Hidden from us by large corporations, exists overwhelming evidence of television’s ability to powerfully decrease and even damage brain function. Don’t expect to see any of this information broadcast on your television screen, the last thing the corporation’s running the television networks want is for people to cut back on, or stop watching television altogether.
TV Destroys Academic Achievement
There is an abundance of published research in the field of Television and it’s negative effects on academic achievement. Let’s explore some of it now:
Reported in the Journal of Genetic Psychology was the finding that children’s television viewing ‘resulted in an eventual decrease in their academic achievement.’ (1) Then, in a 2005 study, other scientists confirmed ‘deleterious effects’ on mathematics ability, reading recognition and understanding later in childhood. Not only does television viewing displace both playful and educational activities, Scientists suspect this harm is due to visual and auditory output actually damaging the child’s developing brain. (2) Another study found that children ages eight and nine who have televisions in their bedrooms achieved the worst scores in school achievement tests. (3)
A brand new 26-year study which tracked kids from birth up until the age 26 has concluded ‘television viewing in childhood and adolescence is associated with poor educational achievement by 26 years of age, and may have long-lasting adverse consequences for educational achievement and subsequent socioeconomic status and well-being.’ The doctors found significant long-term damage occurred even at so-called ‘modest levels’ of television viewing: between one and two hours per day. (4)
TV Decreases IQ
For this we’re going to reach back to a 1980 study, which makes it no less relevant today, published in the Journal of Broadcasting. This study included 625 students in the sixth through ninth grades attending a suburban-rural public school, where researchers compared high I.Q. students who were heavy TV watchers with equally bright students who watched little TV. They found significantly higher scores on a reading comprehension test among the low TV viewers. (5)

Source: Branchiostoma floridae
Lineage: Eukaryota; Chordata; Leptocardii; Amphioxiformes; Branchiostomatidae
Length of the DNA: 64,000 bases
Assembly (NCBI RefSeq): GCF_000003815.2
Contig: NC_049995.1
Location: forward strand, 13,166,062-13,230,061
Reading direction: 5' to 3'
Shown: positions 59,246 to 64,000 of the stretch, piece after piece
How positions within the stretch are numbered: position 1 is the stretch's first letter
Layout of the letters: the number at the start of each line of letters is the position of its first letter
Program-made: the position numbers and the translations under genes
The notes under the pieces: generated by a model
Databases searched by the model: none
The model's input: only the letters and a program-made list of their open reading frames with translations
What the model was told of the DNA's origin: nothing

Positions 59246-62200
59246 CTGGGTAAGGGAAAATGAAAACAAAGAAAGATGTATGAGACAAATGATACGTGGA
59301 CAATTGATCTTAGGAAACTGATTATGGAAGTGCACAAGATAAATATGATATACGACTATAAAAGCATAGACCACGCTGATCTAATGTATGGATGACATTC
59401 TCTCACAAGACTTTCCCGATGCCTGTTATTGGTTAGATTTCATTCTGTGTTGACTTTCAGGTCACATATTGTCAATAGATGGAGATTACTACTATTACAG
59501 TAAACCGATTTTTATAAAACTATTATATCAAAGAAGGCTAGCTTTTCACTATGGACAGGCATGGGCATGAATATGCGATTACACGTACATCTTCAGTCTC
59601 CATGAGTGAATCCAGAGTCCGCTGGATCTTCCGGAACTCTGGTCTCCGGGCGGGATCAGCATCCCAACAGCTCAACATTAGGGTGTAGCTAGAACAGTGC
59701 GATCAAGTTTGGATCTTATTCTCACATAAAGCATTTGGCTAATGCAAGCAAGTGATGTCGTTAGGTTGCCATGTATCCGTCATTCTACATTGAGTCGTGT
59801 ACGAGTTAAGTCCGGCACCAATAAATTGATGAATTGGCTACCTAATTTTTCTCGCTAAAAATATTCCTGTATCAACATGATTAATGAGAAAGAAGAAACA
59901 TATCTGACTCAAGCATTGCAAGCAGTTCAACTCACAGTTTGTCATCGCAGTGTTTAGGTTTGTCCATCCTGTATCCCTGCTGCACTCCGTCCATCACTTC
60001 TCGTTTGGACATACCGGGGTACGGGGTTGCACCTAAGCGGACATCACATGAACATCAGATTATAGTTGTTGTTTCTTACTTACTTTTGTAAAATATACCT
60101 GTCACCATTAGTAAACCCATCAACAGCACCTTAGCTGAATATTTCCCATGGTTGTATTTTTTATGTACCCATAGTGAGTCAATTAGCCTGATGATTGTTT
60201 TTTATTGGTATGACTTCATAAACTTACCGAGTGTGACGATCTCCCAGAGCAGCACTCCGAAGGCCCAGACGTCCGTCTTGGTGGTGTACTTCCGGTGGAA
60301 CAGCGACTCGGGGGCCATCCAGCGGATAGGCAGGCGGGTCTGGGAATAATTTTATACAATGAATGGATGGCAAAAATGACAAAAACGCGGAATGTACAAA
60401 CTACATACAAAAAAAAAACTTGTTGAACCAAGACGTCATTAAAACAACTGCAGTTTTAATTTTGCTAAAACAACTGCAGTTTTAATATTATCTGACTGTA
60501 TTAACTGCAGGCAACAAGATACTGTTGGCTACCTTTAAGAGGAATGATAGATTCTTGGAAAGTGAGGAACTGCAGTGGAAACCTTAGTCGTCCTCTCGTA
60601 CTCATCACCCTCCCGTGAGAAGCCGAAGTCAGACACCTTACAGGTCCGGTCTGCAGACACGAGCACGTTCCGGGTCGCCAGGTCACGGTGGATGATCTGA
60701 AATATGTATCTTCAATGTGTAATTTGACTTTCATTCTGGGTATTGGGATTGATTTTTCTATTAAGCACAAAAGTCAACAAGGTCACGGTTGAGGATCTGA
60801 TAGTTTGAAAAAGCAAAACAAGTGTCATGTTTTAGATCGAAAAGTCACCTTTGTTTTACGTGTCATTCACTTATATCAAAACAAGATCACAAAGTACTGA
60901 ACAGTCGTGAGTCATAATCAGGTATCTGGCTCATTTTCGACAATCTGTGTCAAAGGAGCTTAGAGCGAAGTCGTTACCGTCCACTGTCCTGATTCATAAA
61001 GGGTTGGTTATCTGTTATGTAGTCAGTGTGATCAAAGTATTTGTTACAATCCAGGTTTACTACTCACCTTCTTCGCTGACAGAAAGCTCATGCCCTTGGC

TV Stifles Creativity and Ability to Succeed
In a remote Mountain Village located in British Columbia, which previously had no cable television, researchers had the unique opportunity to study the differences that occurred after television was introduced. Researchers documented the changes that took place in the community and it was found that both adults and children became less creative in problem solving and were less able to succeed at tasks.
How does TV Damage our Brains?
Professor Herbert Krugman found that within 30 seconds of turning on the television, our brains become neurologically less able to make judgements about what we see and hear on the screen. Surprised by how quickly the brain ‘shuts off’, he went on to say ‘Television is a communication medium that effortlessly transmits huge quantities of information not thought about at the time of exposure’, a statement that Dr. Aric Sigman says is “a long-winded way of saying that the medium of television brainwashes you”. (6)
Dr. Sigman goes on to say that “The changes in brain function and thought process brought about by the medium of the screen alone allows the content of television to have a far greater impact on the mind.”